script src="" type="text/javascript"> Straight Talk to Management

Sunday, November 05, 2006

Are They with you or Against You?

Are 'They' With You or Against You? by Gil Hilleard

Who is 'they' in your organisation? 'Sales'? 'Marketing'? 'the Executive Board', 'Customers'? Do 'they' ever seem to be making your job harder to do? Do you ever hear stuff like (or catch yourself saying): "this job would be fine if it wasn't for 'them'!", "nobody tells me anything", "'they' move the goalposts all the time"?

It seems that we often fall into the trap of creating a 'them' and an 'us' - a 'silo' mindset. It can kick in surprisingly fast! We have seenorganisations of twenty or so people who have divided themselves up into different functional groups, where 'Sales' complain about 'Operations', 'Marketing' fingerpoints at 'Sales', the 'staff' are suspicious of 'management' - and everybody sits in the same room!

This mentality is caused by individuals' and groups' perceptions of each other - 'them' - that over time start to appear to be the truth. Let's take a look at what's going on from some different angles:

Who's in Your Team? Who in your daily working life shares with you a commitment to your organisation's success? When you really think about it, do you share a common interest with 'Sales'? Absolutely - admit it! With 'Marketing'? For certain. Your Customers? Yes, if your product or service adds value and meets their needs. Your suppliers? Almost certainly. Your competitors - aha! Possibly not. Here you just might meet someone who does not have your best interests and those of your organisation at heart - though even here you may know of a few stories where competitors have a shared commitment in a joint venture.

Challenge yourself and those you hear talking around you. It can't really be the case that all those departments, divisions, individuals and groups actually want the organisation to fold and you to fail! Something else must be going on.

What Motivates 'Them'? Do you come to work to do a poor job, miss your targets, and make others' life difficult? Of course you don't. Why then would you ever assume, or allow others to assume that anyone else would? In our experience the vast majority of people in responsible jobs are deeply committed to doing the best job they can every day.

To assume that anyone on your team (see 1 above for who is on your team!) would ever by deliberate action or conscious inaction make your job harder and jeopardise the success of the organisation, is to show a deep lack of respect for that person. They feel that they are doing their very best to do a good job. If the results of their efforts don't work for you, guess who is responsible for raising the issue and resolving it? A hint: it's not 'them'!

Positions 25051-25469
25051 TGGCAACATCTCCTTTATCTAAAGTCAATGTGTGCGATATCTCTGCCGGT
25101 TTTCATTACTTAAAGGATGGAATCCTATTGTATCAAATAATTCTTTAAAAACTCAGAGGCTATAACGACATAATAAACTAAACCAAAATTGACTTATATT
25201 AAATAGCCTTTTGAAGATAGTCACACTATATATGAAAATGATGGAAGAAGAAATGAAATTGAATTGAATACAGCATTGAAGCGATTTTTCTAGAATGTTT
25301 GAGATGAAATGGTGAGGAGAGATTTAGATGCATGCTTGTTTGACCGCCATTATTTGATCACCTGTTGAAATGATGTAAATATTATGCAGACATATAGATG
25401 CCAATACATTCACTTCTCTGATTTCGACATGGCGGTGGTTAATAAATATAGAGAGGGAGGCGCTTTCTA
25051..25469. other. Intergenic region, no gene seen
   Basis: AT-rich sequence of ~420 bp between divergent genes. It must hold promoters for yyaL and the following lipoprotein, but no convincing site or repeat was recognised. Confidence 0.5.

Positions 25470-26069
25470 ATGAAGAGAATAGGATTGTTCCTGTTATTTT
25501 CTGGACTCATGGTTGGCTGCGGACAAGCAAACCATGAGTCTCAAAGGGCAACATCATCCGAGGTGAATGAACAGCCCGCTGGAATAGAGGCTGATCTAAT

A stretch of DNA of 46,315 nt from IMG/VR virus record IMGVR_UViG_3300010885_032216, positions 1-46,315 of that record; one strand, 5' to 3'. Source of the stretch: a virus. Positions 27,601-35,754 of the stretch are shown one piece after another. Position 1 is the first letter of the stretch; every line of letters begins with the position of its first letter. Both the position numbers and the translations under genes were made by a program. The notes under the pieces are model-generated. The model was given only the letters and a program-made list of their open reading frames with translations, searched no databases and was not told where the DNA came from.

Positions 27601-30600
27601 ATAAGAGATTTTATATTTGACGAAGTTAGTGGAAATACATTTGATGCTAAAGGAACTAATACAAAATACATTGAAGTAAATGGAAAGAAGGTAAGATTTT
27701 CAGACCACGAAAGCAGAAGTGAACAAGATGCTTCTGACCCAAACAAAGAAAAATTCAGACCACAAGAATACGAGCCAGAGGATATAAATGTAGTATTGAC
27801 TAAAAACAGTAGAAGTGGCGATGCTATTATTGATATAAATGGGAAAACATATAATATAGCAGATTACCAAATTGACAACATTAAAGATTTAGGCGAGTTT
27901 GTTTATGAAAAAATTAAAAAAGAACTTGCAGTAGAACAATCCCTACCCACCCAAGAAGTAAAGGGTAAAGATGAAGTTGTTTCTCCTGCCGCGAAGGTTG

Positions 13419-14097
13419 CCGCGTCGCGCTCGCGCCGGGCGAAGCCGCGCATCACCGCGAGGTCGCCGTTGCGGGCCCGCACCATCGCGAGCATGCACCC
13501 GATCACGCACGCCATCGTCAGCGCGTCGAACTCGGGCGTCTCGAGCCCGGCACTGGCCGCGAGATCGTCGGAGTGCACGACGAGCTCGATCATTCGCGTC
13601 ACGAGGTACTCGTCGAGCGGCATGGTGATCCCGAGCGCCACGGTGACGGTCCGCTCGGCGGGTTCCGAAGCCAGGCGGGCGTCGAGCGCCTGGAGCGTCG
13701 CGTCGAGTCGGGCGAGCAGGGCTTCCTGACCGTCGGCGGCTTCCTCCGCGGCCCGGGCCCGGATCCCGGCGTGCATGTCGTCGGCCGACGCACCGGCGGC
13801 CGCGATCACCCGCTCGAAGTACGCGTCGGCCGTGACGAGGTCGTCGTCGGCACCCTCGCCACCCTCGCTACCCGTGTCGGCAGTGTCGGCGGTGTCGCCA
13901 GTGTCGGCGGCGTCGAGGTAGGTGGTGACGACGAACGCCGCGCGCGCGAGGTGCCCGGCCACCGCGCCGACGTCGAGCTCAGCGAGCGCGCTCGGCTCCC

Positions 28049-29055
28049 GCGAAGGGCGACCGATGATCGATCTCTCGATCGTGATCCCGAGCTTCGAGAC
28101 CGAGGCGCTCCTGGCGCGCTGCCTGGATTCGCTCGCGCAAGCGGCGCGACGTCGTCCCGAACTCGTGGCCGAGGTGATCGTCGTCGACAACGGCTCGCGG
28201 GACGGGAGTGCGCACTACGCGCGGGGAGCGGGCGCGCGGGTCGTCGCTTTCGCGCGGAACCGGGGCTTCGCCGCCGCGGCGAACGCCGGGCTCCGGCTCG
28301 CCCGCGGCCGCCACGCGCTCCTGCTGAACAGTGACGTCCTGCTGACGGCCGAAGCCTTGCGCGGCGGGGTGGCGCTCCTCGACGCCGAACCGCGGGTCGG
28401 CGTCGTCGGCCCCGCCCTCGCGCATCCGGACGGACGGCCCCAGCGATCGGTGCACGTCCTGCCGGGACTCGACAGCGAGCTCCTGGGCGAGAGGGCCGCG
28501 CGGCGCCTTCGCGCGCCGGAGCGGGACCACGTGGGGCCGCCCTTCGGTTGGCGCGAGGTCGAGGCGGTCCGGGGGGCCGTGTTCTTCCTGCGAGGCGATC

How can I Sort it Out? First, explore the questions in 1 and 2 above. It is best to get help from a coach or objective outsider: you are part of the problem and this bit can be like trying to do brain surgery on yourself!

Now you have an opportunity to resolve some issues and clear up the misunderstandings. Here's where to start:

Identify the key player(s) and sit down face to face and talk
Take full responsibility for your past attitude to them and their contribution
Allow them to do the same in return - and listen without defending yourself
Have a good laugh together about the absurdity of it all!
Acknowledge them for their commitment to doing a good job and make it clear that you respect that they are doing it in good faith
Explain the impact of their actions and decisions on you and allow them to explain why they do what they do - without arguing or defending your corner
Work together as equal partners to find a solution that works for both parties. You may not sort out the whole issue straight away, so make a commitment to keep meeting and chipping away at it until you have a solution which works for both of you
You'll need patience. It takes time to undo the habits of a lifetime and to resolve problems which may have built up over months or even years. It takes time and creativity to build bridges and create trust especially when new processes and agreements don't immediately work perfectly.

We're not talking here about 'troubleshooting'; we're talking about the conscious, complex and skilful process of making an organisation really work. It's about people working together in mutual respect to ensure that each gets a solution that works not only for his or her own interests or group, but for the other individuals or groups as well. It's what we'd call partnership, and in true partnership, there is no 'them'!

==> for more information view the original newsletter article here <==

About the Author
Gil Hilleard is a director of Shine Consulting, a partnership of business consultants committed that people and organisations produce a new standard of results through the passion, inspiration and commitment of people.